Observing such a beautiful species was great! However, we had to keep things moving as we had some more ground to cover. So we next went to Patagonia to search for what could be my third lifer of the day, the Thick-billed Kingbird! On our way to Patagonia we read that someone had just had a Plain-capped Starthroat at the Santa Rita Lodge in Madera Canyon! I almost wanted to skip the kingbirds and go strait back to Madera but we decided to give the kingbirds an effort.After I searched the area once I started to lose hope. However, I heard Walker distantly call my name from the other side of the Patagonia Roadside Rest stop and I immediately started running to him at full speed! I then saw Walker looking up into the canopy and there it was, my lifer Thick-billed Kingbird perched on a snag!
I was relieved to see this bird as it had almost become a nemesis for me! Thanks Walker for the great spotting! We then zoomed back over to Madera Canyon and hit the feeders at the Santa Rita Lodge. Minutes of watching the feeders turned into hours and before long it was dark and there was no sign of the Plain-capped Starthroat, agh! However, the Berylline Hummingbird continued to show off for the crowd.
Now, the fun part! Darkness had fallen, so we drove up towards the top of Madera Canyon for some owling (YAY!!!). As soon as I got out of the car I heard my fourth lifer of the day, a Mexican Whip-poor-will! Working our way up the mountain I found that Mexican Whips were very abundant along with Whiskered Screech-Owls (the first time I've seen one)! One of Walker's most wanted birds to photogaph on the trip was the Flammulated Owl, my favorite bird. So once he told me that Flams were in Madera we hiked up the trail and boom, there you go Walker, Flammulated Owl!!!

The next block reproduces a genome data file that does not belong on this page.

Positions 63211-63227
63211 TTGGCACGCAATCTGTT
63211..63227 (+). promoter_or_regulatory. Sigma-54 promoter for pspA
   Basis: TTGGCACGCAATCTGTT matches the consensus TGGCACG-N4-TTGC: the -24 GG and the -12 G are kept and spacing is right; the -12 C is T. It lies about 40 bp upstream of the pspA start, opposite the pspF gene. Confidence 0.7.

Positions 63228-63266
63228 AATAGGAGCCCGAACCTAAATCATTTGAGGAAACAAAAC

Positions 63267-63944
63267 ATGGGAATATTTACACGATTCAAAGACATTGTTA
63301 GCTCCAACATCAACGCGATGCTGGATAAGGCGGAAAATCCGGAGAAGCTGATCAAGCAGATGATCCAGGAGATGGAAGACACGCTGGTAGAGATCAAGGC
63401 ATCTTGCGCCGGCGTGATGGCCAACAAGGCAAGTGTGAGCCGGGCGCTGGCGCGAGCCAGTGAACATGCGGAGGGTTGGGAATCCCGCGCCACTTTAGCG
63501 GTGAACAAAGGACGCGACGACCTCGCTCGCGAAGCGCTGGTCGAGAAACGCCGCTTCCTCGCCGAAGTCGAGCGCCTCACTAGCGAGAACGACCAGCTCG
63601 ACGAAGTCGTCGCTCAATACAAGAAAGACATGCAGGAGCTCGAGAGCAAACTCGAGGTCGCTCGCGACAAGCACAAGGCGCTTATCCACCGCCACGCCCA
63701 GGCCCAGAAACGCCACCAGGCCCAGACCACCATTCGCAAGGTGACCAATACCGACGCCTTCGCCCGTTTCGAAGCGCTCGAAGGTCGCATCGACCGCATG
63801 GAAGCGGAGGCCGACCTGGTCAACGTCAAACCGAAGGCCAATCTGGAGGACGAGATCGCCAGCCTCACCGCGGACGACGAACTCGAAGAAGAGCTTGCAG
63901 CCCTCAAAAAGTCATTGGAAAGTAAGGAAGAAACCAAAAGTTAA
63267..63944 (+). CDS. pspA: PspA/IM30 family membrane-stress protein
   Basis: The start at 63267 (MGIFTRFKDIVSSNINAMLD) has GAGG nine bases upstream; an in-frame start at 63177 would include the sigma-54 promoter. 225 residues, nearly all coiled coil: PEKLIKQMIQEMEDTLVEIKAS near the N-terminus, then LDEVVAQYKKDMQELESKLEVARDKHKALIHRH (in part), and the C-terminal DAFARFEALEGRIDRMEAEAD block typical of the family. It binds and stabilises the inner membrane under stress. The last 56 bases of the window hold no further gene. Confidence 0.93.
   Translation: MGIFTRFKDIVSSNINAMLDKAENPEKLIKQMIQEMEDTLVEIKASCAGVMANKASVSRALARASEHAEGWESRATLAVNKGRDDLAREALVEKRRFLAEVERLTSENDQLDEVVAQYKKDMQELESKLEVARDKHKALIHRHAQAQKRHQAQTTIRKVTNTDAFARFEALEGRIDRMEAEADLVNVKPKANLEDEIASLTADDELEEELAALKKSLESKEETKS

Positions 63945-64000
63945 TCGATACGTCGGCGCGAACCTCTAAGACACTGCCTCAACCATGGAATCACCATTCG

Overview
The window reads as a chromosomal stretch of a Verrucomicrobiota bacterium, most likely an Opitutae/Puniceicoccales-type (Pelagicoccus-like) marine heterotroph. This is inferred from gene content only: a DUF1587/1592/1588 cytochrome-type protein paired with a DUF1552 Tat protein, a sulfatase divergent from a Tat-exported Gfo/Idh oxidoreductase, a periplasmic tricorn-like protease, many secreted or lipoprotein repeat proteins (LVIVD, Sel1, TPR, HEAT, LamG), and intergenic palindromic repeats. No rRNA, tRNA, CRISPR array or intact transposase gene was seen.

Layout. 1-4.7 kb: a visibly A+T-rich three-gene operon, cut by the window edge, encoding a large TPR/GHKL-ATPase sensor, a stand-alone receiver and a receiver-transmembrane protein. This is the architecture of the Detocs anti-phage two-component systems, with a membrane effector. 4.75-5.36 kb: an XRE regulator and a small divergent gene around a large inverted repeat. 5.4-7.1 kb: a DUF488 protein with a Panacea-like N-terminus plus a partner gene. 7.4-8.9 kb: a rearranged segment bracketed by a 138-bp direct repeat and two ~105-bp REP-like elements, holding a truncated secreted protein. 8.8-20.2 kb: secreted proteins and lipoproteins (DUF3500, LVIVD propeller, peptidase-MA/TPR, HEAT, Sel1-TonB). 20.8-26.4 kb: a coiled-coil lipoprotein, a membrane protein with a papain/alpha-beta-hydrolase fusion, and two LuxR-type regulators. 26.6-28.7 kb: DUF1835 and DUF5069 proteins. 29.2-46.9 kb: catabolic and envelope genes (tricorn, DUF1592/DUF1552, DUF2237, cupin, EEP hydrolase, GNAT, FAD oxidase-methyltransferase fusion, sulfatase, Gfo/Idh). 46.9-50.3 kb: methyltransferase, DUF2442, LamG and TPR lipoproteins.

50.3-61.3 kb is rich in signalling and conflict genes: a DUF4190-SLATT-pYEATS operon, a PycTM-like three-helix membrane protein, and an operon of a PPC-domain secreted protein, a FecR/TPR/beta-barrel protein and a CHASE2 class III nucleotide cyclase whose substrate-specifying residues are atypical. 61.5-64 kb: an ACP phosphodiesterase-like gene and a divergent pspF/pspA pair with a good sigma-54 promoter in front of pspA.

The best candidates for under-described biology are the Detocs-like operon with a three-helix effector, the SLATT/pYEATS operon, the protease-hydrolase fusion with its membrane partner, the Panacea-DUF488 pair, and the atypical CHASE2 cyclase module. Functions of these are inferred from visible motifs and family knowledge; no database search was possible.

When the Flam flew in neither Walker or Dalton were prepared for the awesomeness of this bird! It stood on that branch singing for a good three or so minutes before it continued on with its night of feeding. Here's a photo I took while it was in the middle of giving its deep "poot" call.
Fredrick The Flam!
Usually when I see Flammulated Owls they are sitting up high in a tree where the branch meets the trunk. However, this was one of the more lucky observations where the bird stayed fairly low and out in the open! As many of you now know, the Flammulated Owl is my favorite bird and finding one in SEAZ was awesome! Before long Fredrick the Flam had left and we continued on with our owling. At one point in the night we were hearing Flammulated, Spotted, and Whiskered Screech-Owls along with Mexican Whip-poor-will all at once! Once the owls quieted down a bit we drove down to Bog Springs Campground to crush some Whiskered Screech-Owls! It didn't take much effort to get on a few!
Whiskered Screech-Owls give many different calls. There typical song is a mores-code style of hoots while their call is a descending pitch of "too"s. They also give some barks that sound kinda like a Spotted Owl's! Here are some vocalizations on xeno-canto.org
An Elf Owl was also present, the last owl we saw that night!
I ended the day with four lifers and six owls (Burrowing near my house, Whiskered Screech, Flammulated, Spotted, Elf, and Great Horned) Walker, Dalton, and I were shocked at how awesome our first day of birding was! Could it get any better? Stay tuned to find out...